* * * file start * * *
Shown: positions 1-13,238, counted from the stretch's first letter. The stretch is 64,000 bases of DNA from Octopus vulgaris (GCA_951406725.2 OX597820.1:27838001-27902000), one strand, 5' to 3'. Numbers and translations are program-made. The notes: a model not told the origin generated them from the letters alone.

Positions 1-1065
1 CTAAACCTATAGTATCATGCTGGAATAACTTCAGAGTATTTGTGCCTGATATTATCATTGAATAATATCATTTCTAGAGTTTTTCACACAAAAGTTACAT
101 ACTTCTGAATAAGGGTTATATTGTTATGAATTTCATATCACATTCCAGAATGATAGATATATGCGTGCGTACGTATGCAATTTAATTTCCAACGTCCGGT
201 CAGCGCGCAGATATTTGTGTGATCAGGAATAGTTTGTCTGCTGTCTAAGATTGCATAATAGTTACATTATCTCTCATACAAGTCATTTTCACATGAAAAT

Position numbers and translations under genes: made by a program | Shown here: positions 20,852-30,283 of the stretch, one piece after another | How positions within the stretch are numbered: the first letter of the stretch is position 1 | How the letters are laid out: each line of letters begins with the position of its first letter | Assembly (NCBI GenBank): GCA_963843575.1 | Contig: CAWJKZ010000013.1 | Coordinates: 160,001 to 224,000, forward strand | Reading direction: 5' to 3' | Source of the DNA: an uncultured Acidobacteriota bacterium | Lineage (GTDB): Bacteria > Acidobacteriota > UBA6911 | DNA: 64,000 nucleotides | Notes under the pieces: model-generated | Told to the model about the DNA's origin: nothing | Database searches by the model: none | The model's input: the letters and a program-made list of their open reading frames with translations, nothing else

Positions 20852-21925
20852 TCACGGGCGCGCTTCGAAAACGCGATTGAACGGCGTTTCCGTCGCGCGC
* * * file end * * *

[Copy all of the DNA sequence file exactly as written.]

Shown: positions 1-13,238, counted from the stretch's first letter. The stretch is 64,000 bases of DNA from Octopus vulgaris (GCA_951406725.2 OX597820.1:27838001-27902000), one strand, 5' to 3'. Numbers and translations are program-made. The notes: a model not told the origin generated them from the letters alone.

Positions 1-1065
1 CTAAACCTATAGTATCATGCTGGAATAACTTCAGAGTATTTGTGCCTGATATTATCATTGAATAATATCATTTCTAGAGTTTTTCACACAAAAGTTACAT
101 ACTTCTGAATAAGGGTTATATTGTTATGAATTTCATATCACATTCCAGAATGATAGATATATGCGTGCGTACGTATGCAATTTAATTTCCAACGTCCGGT
201 CAGCGCGCAGATATTTGTGTGATCAGGAATAGTTTGTCTGCTGTCTAAGATTGCATAATAGTTACATTATCTCTCATACAAGTCATTTTCACATGAAAAT

Position numbers and translations under genes: made by a program | Shown here: positions 20,852-30,283 of the stretch, one piece after another | How positions within the stretch are numbered: the first letter of the stretch is position 1 | How the letters are laid out: each line of letters begins with the position of its first letter | Assembly (NCBI GenBank): GCA_963843575.1 | Contig: CAWJKZ010000013.1 | Coordinates: 160,001 to 224,000, forward strand | Reading direction: 5' to 3' | Source of the DNA: an uncultured Acidobacteriota bacterium | Lineage (GTDB): Bacteria > Acidobacteriota > UBA6911 | DNA: 64,000 nucleotides | Notes under the pieces: model-generated | Told to the model about the DNA's origin: nothing | Database searches by the model: none | The model's input: the letters and a program-made list of their open reading frames with translations, nothing else

Positions 20852-21925
20852 TCACGGGCGCGCTTCGAAAACGCGATTGAACGGCGTTTCCGTCGCGCGC